The short answer to this question is that, yes, baby carrots are peeled, but it goes beyond the simple shaving of the outer skin like you would at home when you buy full-size carrots. You've probably noticed that baby carrots are super smooth and do not have any of those hairy roots found in full-size carrots. That is because they are mechanically peeled to perfection.

Once the carrot pieces have been cut into 2-inch pieces, they go into a stone roller machine that peels and polishes them (via Business Insider). That is how they get those rounded edges and glossy surfaces. Part of the charm of baby carrots is that they are already peeled. Although fresh-cut carrots are a great addition to a crudités platter, it is hard to beat the convenience of pre-peeled baby carrots. When packing school lunches in the morning, who has the time to get out a peeler and a cutting board? It's not shocking that baby carrots lead in sales when considering everyone's busy lifestyles.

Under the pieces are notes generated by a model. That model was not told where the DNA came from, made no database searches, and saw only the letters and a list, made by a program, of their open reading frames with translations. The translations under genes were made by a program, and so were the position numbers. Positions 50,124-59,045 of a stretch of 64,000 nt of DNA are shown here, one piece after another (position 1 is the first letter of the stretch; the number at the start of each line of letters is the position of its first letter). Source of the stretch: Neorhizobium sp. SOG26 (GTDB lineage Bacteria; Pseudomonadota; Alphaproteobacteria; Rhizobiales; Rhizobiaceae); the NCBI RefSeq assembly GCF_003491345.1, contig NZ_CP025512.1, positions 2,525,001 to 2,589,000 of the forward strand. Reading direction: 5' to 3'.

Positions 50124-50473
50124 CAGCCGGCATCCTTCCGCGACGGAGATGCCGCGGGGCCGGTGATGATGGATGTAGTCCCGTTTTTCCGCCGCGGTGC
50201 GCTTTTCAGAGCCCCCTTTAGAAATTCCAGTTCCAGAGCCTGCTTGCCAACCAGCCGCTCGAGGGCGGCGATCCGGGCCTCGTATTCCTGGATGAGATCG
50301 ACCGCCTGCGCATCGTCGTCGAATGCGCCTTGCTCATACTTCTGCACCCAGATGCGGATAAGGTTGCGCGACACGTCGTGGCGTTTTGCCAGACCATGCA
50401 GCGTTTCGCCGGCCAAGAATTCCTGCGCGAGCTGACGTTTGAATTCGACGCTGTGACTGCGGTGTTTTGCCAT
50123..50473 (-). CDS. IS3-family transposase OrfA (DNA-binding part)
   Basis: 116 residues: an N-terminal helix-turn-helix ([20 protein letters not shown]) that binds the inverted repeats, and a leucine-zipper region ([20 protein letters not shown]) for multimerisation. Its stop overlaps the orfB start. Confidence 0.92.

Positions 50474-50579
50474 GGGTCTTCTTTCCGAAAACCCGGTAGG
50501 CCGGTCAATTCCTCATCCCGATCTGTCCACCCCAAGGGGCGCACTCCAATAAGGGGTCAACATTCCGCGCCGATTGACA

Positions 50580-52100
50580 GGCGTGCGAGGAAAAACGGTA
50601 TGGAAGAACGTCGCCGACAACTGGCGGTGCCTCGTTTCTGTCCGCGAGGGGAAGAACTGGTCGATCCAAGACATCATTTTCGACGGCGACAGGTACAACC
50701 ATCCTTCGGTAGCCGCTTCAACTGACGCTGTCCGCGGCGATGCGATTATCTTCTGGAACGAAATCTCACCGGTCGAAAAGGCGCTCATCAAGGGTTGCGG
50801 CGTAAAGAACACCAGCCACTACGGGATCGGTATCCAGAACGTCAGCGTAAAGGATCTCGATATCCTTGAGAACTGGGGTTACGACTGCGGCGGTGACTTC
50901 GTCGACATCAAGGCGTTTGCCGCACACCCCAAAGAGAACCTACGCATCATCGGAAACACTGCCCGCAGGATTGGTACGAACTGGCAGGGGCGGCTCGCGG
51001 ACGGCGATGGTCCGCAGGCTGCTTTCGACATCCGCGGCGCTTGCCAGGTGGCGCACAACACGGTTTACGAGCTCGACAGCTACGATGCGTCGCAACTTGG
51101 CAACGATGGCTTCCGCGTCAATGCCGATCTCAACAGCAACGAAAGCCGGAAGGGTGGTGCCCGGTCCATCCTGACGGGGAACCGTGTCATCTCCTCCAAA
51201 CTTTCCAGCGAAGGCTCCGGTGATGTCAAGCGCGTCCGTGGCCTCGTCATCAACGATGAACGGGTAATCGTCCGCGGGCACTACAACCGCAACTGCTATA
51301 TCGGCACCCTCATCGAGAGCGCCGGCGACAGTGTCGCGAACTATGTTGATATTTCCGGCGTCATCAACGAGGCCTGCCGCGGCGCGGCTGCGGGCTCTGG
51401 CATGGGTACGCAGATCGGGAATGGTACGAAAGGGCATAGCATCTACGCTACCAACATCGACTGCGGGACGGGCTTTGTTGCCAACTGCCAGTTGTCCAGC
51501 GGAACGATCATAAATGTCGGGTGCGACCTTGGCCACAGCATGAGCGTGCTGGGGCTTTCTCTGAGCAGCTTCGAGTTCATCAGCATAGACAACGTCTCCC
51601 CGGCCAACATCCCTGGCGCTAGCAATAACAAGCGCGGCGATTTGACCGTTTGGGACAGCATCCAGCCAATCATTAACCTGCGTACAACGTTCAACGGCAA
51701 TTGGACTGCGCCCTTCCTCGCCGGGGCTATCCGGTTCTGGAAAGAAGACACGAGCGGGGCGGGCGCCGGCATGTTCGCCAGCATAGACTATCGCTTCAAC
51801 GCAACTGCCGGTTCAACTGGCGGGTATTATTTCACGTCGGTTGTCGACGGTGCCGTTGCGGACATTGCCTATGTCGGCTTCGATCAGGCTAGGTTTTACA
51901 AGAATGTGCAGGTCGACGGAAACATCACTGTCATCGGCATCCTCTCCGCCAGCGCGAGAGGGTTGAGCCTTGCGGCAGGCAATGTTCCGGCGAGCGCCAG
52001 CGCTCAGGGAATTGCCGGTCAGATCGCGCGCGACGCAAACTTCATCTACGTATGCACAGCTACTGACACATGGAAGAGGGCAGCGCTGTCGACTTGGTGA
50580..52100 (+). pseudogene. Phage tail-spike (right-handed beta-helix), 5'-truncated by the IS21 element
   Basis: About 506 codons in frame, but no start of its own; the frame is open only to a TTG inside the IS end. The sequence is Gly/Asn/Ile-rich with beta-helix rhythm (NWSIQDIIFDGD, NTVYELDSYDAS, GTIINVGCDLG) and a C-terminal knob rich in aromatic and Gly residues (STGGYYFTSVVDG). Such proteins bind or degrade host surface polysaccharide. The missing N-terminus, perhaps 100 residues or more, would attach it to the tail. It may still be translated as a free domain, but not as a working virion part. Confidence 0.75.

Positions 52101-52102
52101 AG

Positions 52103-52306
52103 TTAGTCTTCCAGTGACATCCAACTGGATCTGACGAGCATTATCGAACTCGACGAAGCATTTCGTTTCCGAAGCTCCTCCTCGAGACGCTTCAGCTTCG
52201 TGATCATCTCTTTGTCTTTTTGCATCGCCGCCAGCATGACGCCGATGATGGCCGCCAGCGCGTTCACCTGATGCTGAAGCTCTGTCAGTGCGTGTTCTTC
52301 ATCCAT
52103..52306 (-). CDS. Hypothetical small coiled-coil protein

Why are baby carrots always wet?

Take a look at the row of baby carrot packages next time you go grocery shopping. What do they have in common and how does that differ from other carrots? All the bags will have some water in them, as opposed to full-size carrot bags, which are typically dry. Fear not, the moisture is not a cause for concern. This is the real reason why baby carrots are always wet.